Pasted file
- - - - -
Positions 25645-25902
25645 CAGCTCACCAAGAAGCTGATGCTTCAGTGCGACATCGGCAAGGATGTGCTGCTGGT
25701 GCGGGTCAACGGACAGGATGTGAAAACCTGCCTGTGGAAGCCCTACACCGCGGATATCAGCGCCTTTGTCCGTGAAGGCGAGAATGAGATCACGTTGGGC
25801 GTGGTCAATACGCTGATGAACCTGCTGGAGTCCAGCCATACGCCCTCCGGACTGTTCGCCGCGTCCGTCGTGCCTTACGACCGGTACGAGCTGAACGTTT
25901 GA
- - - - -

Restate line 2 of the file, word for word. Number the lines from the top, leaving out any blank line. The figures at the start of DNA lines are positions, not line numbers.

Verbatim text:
25645 CAGCTCACCAAGAAGCTGATGCTTCAGTGCGACATCGGCAAGGATGTGCTGCTGGT